And literally while I was writing this Dempster went on the DL. Proof that even when things work out for the Cubs, they don’t work out.
Samardzija’s the biggest surprise in town, moving from the Cubs’ bullpen to flash promise of being a true front-of-the-rotation piece. Like Sale, his durability and consistency will be tested as the season goes along.
Somehow, Philip Humber threw a perfect game and didn’t make All-City.
Well, it’s a pretty elite group (stifles uproarious laughter.)
Addison Reed: He was the reason Williams felt he could trade Sergio Santos, and he didn’t need long to show why. He got a chance to ease into the role with Hector Santiago opening the season as Santos’ replacement, but he looks plenty solid with the quintessential closer combination of a mid-90s fastball and hard slider.
Considering the Cubs have no one to get the final three outs, but never have a lead to protect anyway, this is quite the prestigious honor for whatever the hell an Addison Reed is.
Nate Jones and Matt Thornton: If Jesse Crain had not spent time on the disabled list, he would be here.
Sure, you can’t put a guy on the DL on your lofty All-City team (Ryan Dempster).
But Ventura has been blessed with a deep bullpen, and it revolves around Thornton. He still may be a candidate to be traded, even with the Sox at the top of the AL Central, but his steadying presence and durability remain huge assets. Thornton does seem overly dependent on a fastball at times, but it’s still a good fastball — not as good as Jones’, however.
Jones has hit 100 mph this season and complements that with a plus curve thrown from an unusual delivery. Like Reed, he has yet to deal with true adversity, which will provide the biggest test.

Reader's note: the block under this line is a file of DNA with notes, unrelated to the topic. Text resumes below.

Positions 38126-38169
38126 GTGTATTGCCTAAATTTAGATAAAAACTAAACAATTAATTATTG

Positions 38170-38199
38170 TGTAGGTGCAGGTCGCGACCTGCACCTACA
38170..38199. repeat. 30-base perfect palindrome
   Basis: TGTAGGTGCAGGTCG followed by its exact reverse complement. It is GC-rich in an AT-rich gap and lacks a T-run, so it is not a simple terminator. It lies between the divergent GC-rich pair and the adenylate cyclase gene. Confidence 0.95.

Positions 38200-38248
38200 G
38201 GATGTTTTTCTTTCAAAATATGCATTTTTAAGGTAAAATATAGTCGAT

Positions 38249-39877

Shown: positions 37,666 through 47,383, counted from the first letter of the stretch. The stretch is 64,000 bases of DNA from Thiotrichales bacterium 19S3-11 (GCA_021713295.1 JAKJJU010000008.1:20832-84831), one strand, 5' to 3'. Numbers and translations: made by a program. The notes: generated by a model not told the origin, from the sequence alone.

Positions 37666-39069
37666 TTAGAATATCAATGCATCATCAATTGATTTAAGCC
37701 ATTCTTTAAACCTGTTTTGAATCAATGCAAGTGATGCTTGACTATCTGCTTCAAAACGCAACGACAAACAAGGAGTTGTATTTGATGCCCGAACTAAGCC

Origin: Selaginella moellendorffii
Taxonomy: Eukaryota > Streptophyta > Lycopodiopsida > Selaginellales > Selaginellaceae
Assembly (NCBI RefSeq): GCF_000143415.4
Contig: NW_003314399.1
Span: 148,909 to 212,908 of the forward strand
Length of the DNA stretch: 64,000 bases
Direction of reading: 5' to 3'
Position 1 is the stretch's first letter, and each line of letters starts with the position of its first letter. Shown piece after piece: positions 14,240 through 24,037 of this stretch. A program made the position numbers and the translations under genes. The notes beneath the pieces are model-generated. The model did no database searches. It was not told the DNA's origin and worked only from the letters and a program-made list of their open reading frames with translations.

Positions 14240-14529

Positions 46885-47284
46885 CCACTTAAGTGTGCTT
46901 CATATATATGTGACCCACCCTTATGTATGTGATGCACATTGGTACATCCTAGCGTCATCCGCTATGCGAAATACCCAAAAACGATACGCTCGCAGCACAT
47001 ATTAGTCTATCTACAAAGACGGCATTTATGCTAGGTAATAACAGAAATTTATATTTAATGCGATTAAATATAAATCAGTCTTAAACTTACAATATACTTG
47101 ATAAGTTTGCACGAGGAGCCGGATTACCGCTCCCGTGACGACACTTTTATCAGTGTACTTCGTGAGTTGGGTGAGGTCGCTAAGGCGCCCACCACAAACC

Shawn Camp, signed after the Mariners released him in spring training, and James Russell have been stalwarts for the Cubs’ bullpen, which got thinner when Kerry Wood retired.
It really hurt the Cubs bullpen when a guy who couldn’t get anybody out had to retire.
Robin Ventura: Dale Sveum grinds every night to get the most out of his overmatched Cubs team, and Ventura seems to do little more than fill out the lineup card. But Ventura and his coaching staff worked hard in spring training to set a positive tone and to correct some past deficiencies, such as the pitching staff’s lack of interest in runners on base, and the results have shown in a major way.
Maybe the fact that Robin doesn’t really manage is why the Sox have had one winning month so far? Just a crazy thought.
Both Ventura and Sveum are smart baseball men who have dispositions that should help their players survive the dog days. They look like solid choices to take over for Ozzie Guillen and Mike Quade, respectively.
Hey Dale, put that on your resume. Phil Rogers says you’re a “solid choice” to take over for Mike Quade. Wow, now that is a high bar to clear.
So Chicago has one team headed for (even for them) a historically shitty season and the other is in first place, and they pretty much evenly divided up the phony All-City team? Don’t start trading your meth for playoff tickets yet, Sox fans.